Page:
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GPs face new antibiotics pressure

Thursday February 28th, 2019

Pensioners with urinary tract infections should get rapid antibiotic treatment to reduce risk of sepsis, researchers say today.

Attempts to delay antibiotics are linked to a significant increased risk of death from sepsis, researchers report in The BMJ.

A second report in the journal highlights over-treatment with antibiotics – arguing that many patients are prescribed courses that last longer than guidelines recommend.

The first study, led by Professor Paul Aylin, of Imperial College, London, examined outcomes for 150,000 patients over the age of 65 diagnosed with UTIs over a recent eight-year period.

6% had antibiotic prescriptions delayed while 7% did not get antibiotics.

According to the analysis, there was one extra case of sepsis for every 37 patients who did not receive antibiotics and one extra case for every 51 patients who had deferred treatment.

These patients also faced a doubled rate of hospital admission.

The researchers point out the study is observational and there could be confounding factors explaining the increased rates of sepsis and admission.

But they say doctors should “consider early prescription of antibiotics for this vulnerable group of older adults, in view of their increased susceptibility to sepsis following UTI and despite a growing pressure to reduce inappropriate antibiotic use.”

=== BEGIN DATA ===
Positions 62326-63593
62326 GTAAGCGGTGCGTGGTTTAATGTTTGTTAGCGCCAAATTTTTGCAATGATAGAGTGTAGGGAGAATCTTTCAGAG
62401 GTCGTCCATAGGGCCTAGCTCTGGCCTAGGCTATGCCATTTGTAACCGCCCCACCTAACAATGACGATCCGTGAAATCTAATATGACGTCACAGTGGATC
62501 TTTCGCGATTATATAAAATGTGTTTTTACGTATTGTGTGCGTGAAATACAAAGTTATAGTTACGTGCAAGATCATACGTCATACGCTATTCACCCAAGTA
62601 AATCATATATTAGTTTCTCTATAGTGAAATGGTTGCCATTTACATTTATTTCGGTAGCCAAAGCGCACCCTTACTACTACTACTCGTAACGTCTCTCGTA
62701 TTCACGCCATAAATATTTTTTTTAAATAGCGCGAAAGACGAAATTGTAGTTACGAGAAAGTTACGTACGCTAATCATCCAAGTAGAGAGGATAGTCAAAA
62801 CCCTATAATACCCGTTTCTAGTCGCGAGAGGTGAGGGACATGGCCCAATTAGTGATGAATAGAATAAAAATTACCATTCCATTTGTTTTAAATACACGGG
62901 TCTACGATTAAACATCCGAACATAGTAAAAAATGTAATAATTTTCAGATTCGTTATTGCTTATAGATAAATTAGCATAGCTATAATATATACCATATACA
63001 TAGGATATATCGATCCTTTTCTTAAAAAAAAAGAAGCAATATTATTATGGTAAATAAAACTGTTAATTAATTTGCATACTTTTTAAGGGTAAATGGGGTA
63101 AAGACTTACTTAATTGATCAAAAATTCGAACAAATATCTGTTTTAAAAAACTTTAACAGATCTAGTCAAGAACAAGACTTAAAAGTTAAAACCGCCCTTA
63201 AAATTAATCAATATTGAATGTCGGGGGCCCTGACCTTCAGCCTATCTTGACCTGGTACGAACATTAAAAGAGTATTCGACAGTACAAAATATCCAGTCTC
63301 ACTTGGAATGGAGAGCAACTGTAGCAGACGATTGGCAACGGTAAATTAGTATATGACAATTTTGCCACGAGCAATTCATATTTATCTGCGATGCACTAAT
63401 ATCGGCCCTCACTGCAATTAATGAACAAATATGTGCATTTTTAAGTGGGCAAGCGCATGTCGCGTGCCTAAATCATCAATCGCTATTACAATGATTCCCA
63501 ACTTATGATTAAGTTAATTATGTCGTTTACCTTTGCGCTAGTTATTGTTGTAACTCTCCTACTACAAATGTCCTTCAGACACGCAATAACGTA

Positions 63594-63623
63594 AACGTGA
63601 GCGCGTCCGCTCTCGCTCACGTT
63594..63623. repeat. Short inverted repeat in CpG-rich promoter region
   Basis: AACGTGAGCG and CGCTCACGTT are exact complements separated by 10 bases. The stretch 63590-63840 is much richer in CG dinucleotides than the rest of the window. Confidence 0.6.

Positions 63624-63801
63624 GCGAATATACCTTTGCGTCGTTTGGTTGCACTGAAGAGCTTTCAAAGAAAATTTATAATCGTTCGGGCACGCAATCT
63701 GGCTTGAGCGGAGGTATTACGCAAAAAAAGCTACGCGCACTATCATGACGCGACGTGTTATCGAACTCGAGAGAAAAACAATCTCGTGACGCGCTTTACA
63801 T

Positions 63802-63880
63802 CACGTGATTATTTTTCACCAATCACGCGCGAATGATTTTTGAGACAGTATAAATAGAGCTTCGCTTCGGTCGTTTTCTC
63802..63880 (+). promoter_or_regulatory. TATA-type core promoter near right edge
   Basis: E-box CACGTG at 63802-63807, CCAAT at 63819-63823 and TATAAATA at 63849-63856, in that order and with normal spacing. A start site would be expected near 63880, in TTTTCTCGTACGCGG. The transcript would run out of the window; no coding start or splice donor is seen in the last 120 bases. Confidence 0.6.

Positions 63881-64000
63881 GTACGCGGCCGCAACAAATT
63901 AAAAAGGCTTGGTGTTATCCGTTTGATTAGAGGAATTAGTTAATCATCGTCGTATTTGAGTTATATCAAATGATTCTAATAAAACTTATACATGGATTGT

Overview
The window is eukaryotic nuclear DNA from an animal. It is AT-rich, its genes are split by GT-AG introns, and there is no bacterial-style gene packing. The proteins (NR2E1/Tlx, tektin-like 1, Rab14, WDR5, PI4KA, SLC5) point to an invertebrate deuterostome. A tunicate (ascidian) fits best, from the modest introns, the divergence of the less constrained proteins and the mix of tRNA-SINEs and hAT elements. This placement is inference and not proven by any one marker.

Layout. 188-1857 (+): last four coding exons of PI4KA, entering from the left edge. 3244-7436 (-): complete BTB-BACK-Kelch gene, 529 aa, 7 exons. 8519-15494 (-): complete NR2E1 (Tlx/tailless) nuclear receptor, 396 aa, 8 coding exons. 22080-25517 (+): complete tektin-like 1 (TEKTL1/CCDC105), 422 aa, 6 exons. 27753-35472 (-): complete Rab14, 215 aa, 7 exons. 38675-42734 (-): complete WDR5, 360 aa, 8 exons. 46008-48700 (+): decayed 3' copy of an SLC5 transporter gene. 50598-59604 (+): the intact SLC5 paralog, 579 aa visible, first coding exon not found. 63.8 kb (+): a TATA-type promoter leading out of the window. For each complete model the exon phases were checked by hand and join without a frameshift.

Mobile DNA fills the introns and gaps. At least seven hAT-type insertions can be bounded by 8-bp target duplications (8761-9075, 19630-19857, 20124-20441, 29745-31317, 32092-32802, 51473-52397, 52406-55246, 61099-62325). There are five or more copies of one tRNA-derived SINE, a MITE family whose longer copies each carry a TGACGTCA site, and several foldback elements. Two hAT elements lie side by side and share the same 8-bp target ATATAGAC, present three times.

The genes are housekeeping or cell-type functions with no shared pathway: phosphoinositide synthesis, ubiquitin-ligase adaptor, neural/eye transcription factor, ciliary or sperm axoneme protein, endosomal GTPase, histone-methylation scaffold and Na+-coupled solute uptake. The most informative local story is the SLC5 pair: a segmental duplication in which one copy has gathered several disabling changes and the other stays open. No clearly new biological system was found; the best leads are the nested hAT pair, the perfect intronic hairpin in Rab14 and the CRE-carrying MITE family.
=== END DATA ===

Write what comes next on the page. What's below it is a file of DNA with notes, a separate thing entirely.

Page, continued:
The second study involved examining 931,000 consultations for 13 common conditions, mostly acute cough and acute sore throat.

The researchers from Oxford University and Brighton and Sussex Medical School say that prescriptions for 80% of respiratory conditions exceeded the recommended seven days.

The Royal College of GPs said the studies highlighted the conflicting pressures on GPs to manage their antibiotic prescribing.

Chair Professor Helen Stokes-Lampard said: “GPs are in an incredibly difficult position when it comes to antibiotics prescribing. We are under huge pressure not to prescribe - and publicly vilified when we are deemed to do so too readily - yet, we know that in some cases antibiotics are a matter of life or death.

“Getting the balance right every time is extremely challenging."

BMJ 28 February 2019

Tags: Elderly Health | Internal Medicine | Pharmaceuticals | UK News

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